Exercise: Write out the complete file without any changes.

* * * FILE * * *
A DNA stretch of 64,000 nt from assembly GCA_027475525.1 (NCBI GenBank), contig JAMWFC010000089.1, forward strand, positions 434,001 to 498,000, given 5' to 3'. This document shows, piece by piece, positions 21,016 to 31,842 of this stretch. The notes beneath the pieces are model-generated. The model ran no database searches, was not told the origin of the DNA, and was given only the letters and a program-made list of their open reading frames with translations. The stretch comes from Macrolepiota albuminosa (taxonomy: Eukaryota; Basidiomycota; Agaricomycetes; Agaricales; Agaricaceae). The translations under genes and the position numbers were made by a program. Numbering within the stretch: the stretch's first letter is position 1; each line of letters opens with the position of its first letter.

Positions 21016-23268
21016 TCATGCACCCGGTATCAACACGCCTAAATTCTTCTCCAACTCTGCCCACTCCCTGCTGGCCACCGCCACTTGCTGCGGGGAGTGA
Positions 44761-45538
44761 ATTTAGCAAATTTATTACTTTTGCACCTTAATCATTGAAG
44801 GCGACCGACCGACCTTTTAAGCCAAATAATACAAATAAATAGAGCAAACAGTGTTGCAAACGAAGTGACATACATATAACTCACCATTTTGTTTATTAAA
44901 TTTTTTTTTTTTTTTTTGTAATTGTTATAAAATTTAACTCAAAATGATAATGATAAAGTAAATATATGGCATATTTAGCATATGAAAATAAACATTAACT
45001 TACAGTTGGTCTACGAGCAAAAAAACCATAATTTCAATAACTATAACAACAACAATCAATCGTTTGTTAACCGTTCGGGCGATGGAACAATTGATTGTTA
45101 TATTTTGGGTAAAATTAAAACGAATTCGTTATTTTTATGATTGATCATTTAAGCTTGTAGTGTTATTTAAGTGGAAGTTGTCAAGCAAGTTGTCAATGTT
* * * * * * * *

A DNA stretch of 64,000 nt from assembly GCA_027475525.1 (NCBI GenBank), contig JAMWFC010000089.1, forward strand, positions 434,001 to 498,000, given 5' to 3'. This document shows, piece by piece, positions 21,016 to 31,842 of this stretch. The notes beneath the pieces are model-generated. The model ran no database searches, was not told the origin of the DNA, and was given only the letters and a program-made list of their open reading frames with translations. The stretch comes from Macrolepiota albuminosa (taxonomy: Eukaryota; Basidiomycota; Agaricomycetes; Agaricales; Agaricaceae). The translations under genes and the position numbers were made by a program. Numbering within the stretch: the stretch's first letter is position 1; each line of letters opens with the position of its first letter.

Positions 21016-23268
21016 TCATGCACCCGGTATCAACACGCCTAAATTCTTCTCCAACTCTGCCCACTCCCTGCTGGCCACCGCCACTTGCTGCGGGGAGTGA
Positions 44761-45538
44761 ATTTAGCAAATTTATTACTTTTGCACCTTAATCATTGAAG
44801 GCGACCGACCGACCTTTTAAGCCAAATAATACAAATAAATAGAGCAAACAGTGTTGCAAACGAAGTGACATACATATAACTCACCATTTTGTTTATTAAA
44901 TTTTTTTTTTTTTTTTTGTAATTGTTATAAAATTTAACTCAAAATGATAATGATAAAGTAAATATATGGCATATTTAGCATATGAAAATAAACATTAACT
45001 TACAGTTGGTCTACGAGCAAAAAAACCATAATTTCAATAACTATAACAACAACAATCAATCGTTTGTTAACCGTTCGGGCGATGGAACAATTGATTGTTA
45101 TATTTTGGGTAAAATTAAAACGAATTCGTTATTTTTATGATTGATCATTTAAGCTTGTAGTGTTATTTAAGTGGAAGTTGTCAAGCAAGTTGTCAATGTT